Sydney – The top six boats on the scoreboard are within five points after three close races and mixed fortunes in a fresh southerly off the Sydney coastline in the opening day of the Rolex Farr 40 world championship, hosted by Royal Sydney Yacht Squadron.
Clear leader is Plenty (Alex Roepers, USA) with nine points from 5-2-2 placings followed by two boats on 13 points: Struntje Light (Wolfgang Schaeffer, Germany) 8-1-4 and Flash Gordon 6 (Helmut and Evan Jahn, USA) 1-7-5.
Then come three on 14 points: Edake (Jeff Carter, Australia), 4-9-1; Kokomo (Lang Walker, Australia), 2-3-9 and Transfusion (Guido Belgiorno-Nettis, Australia), 3-4-7.
The courses over four windward-return legs of 1.4 to 1.8n miles were laid southeast of Hornby Light off the Sydney coastline. The southerly freshened from 16 knots in race one with slight seas to 18-22 knots with big waves race three that had the 40s surfing spectacularly downwind at speeds of up to 18 knots.
Plenty, winner of last week’s warm-up Sydney Open regatta again showed good speed in the fresh breeze, upwind and down, although owner/skipper Alex Roepers is kicking himself for twice losing control in round-ups downwind in the first race of the day.
“The other two races, we had not a great start, but distinguished upwind legs and coming around the first mark fifth or eighth or so but downwind we were flying, picking up places to finish second in each.”
Struntje Light’s Wolfgang Schaeffer was pleased to be in second place overall. “After an eighth in race one, we had a good start in race two to lead around all marks but we lost three boats downwind in the last race.”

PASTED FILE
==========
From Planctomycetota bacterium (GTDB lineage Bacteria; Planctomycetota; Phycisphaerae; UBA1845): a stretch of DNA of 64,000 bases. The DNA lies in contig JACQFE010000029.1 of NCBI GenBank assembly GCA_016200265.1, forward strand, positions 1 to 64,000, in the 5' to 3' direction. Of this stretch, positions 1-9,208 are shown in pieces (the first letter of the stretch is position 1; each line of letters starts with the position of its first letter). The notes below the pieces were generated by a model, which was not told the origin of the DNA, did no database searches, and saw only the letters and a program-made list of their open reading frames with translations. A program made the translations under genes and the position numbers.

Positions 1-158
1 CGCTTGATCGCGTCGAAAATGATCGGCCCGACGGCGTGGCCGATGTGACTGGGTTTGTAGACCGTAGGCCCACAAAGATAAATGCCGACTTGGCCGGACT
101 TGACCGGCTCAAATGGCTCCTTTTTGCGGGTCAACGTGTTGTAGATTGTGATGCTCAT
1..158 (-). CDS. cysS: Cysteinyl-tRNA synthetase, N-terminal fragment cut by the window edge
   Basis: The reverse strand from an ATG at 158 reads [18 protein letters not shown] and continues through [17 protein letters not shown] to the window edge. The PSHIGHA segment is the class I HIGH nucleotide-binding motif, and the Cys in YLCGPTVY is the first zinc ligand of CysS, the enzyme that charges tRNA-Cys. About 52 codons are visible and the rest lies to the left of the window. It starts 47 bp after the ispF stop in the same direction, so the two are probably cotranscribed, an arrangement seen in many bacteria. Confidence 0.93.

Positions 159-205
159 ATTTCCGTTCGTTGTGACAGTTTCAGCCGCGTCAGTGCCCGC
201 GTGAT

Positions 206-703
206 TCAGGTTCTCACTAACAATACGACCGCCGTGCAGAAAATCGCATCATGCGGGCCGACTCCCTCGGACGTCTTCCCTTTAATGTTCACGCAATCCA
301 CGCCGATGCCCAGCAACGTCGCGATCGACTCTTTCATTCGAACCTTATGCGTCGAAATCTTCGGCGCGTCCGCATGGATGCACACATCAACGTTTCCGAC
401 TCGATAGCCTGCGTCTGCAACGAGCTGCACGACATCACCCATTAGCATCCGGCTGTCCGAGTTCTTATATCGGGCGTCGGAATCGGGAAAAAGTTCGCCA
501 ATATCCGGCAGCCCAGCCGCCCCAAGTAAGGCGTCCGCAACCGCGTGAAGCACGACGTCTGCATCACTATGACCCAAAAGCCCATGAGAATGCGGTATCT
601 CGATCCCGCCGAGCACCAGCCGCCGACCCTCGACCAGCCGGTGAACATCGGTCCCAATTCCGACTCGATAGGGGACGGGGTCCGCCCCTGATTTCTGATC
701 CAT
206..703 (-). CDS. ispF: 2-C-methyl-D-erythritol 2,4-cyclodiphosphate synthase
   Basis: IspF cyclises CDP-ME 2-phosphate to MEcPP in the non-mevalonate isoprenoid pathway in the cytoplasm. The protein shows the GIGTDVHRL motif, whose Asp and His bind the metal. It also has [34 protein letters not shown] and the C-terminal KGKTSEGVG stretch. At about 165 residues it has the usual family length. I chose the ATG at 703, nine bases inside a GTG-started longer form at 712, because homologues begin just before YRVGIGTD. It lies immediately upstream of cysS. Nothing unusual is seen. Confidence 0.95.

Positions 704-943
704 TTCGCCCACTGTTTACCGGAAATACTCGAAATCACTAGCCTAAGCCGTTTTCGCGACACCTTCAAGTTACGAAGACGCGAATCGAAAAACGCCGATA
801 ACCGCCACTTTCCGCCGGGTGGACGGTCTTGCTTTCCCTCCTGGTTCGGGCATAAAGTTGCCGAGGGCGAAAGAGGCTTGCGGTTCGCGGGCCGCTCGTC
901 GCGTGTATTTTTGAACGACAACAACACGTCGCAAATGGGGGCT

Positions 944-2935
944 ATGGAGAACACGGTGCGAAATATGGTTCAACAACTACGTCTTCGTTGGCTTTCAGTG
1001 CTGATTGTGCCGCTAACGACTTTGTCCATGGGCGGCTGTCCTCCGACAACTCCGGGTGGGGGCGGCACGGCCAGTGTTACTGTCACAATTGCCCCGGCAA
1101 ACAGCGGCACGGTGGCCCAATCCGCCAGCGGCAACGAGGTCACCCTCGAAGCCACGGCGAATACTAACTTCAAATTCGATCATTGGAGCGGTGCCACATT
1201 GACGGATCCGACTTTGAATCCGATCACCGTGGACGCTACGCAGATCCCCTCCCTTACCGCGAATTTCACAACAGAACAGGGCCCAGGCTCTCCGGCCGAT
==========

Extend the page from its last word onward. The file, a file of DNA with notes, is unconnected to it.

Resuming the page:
Edake’s owner/skipper Jeff Carter was overjoyed with the race three win. As a Corinthian division entry, he is restricted to two professionals instead of four in his crew in the open division and tighter restrictions on adding new sails to his wardrobe.
“We’ve got some good heavy weather sails. We’ve got the boat going well and it’s always been a good boat in a strong breeze,” he said.
“We got off the line about three boats up from the pin and so we were able to go for that first left hand shift on that side of the course. We got that first shift that put us across the fleet when we tacked over. We had a good first race, for fourth. The second race was not so good. We were buried in a bad start, picked up three boats on the downwind legs to finish ninth and in the last race we led from start to finish.”